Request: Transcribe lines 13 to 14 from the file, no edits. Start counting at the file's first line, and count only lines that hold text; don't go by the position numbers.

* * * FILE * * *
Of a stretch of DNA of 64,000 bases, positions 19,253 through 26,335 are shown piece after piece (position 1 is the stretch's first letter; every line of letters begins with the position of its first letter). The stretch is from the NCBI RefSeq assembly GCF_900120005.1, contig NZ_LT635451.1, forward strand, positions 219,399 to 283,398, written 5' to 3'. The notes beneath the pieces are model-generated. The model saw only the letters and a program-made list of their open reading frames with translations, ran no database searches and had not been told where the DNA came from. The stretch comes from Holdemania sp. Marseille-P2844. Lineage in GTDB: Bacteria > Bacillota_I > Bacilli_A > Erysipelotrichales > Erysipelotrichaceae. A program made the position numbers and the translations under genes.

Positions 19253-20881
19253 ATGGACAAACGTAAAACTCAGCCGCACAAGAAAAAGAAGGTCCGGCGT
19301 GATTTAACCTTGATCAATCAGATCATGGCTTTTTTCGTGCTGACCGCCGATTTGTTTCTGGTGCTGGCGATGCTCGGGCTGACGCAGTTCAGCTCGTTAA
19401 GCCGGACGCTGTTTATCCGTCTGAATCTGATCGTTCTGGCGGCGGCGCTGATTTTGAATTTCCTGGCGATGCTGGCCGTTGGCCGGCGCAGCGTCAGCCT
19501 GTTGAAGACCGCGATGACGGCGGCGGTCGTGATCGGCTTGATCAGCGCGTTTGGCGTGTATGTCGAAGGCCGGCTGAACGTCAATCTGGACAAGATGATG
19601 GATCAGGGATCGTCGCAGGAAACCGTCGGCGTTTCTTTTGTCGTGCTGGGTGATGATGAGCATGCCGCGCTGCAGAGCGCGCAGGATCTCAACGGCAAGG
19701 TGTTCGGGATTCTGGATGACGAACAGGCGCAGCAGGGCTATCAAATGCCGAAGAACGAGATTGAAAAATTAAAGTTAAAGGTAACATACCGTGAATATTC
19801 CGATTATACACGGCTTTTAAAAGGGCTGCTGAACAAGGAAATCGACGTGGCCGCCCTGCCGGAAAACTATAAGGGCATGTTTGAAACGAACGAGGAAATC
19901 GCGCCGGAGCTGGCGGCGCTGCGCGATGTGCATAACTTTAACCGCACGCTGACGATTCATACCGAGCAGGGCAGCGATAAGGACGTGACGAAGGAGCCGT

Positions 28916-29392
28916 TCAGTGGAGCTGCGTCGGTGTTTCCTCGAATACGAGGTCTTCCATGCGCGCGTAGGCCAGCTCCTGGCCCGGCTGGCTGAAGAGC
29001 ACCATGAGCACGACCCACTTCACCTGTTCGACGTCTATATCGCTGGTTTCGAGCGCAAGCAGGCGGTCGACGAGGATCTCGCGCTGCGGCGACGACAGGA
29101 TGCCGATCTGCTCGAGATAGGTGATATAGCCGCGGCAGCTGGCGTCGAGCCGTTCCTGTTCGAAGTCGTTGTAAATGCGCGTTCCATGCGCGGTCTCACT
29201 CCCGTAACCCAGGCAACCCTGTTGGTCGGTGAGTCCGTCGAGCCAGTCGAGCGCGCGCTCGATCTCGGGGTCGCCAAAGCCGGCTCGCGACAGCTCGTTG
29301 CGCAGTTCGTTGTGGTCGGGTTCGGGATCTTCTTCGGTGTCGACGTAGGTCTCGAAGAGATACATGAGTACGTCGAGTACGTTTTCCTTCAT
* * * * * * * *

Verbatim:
29001 ACCATGAGCACGACCCACTTCACCTGTTCGACGTCTATATCGCTGGTTTCGAGCGCAAGCAGGCGGTCGACGAGGATCTCGCGCTGCGGCGACGACAGGA
29101 TGCCGATCTGCTCGAGATAGGTGATATAGCCGCGGCAGCTGGCGTCGAGCCGTTCCTGTTCGAAGTCGTTGTAAATGCGCGTTCCATGCGCGGTCTCACT